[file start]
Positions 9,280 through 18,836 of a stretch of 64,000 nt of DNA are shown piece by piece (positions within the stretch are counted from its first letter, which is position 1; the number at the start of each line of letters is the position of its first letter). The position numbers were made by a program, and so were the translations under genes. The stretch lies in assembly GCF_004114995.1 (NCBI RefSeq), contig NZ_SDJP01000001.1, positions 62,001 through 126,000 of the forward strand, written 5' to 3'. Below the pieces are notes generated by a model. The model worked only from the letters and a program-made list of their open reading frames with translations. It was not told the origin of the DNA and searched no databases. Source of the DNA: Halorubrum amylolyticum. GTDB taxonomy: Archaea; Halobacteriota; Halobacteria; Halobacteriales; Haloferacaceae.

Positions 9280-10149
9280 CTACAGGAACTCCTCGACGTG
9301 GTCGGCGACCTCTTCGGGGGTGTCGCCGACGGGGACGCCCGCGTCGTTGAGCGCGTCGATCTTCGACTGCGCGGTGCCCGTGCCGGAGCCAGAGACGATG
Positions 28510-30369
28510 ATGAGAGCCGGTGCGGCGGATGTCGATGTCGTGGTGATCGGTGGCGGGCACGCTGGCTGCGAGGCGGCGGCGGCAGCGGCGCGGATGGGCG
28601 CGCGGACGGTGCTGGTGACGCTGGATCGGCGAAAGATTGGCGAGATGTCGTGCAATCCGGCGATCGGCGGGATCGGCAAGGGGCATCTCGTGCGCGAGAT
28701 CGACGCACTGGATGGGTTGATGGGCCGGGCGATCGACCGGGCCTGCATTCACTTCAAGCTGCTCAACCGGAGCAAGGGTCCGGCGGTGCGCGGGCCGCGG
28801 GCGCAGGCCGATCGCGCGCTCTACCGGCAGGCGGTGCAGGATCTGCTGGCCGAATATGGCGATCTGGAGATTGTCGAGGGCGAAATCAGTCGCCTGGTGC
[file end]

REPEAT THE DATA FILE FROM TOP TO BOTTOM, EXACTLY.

Positions 9,280 through 18,836 of a stretch of 64,000 nt of DNA are shown piece by piece (positions within the stretch are counted from its first letter, which is position 1; the number at the start of each line of letters is the position of its first letter). The position numbers were made by a program, and so were the translations under genes. The stretch lies in assembly GCF_004114995.1 (NCBI RefSeq), contig NZ_SDJP01000001.1, positions 62,001 through 126,000 of the forward strand, written 5' to 3'. Below the pieces are notes generated by a model. The model worked only from the letters and a program-made list of their open reading frames with translations. It was not told the origin of the DNA and searched no databases. Source of the DNA: Halorubrum amylolyticum. GTDB taxonomy: Archaea; Halobacteriota; Halobacteria; Halobacteriales; Haloferacaceae.

Positions 9280-10149
9280 CTACAGGAACTCCTCGACGTG
9301 GTCGGCGACCTCTTCGGGGGTGTCGCCGACGGGGACGCCCGCGTCGTTGAGCGCGTCGATCTTCGACTGCGCGGTGCCCGTGCCGGAGCCAGAGACGATG
Positions 28510-30369
28510 ATGAGAGCCGGTGCGGCGGATGTCGATGTCGTGGTGATCGGTGGCGGGCACGCTGGCTGCGAGGCGGCGGCGGCAGCGGCGCGGATGGGCG
28601 CGCGGACGGTGCTGGTGACGCTGGATCGGCGAAAGATTGGCGAGATGTCGTGCAATCCGGCGATCGGCGGGATCGGCAAGGGGCATCTCGTGCGCGAGAT
28701 CGACGCACTGGATGGGTTGATGGGCCGGGCGATCGACCGGGCCTGCATTCACTTCAAGCTGCTCAACCGGAGCAAGGGTCCGGCGGTGCGCGGGCCGCGG
28801 GCGCAGGCCGATCGCGCGCTCTACCGGCAGGCGGTGCAGGATCTGCTGGCCGAATATGGCGATCTGGAGATTGTCGAGGGCGAAATCAGTCGCCTGGTGC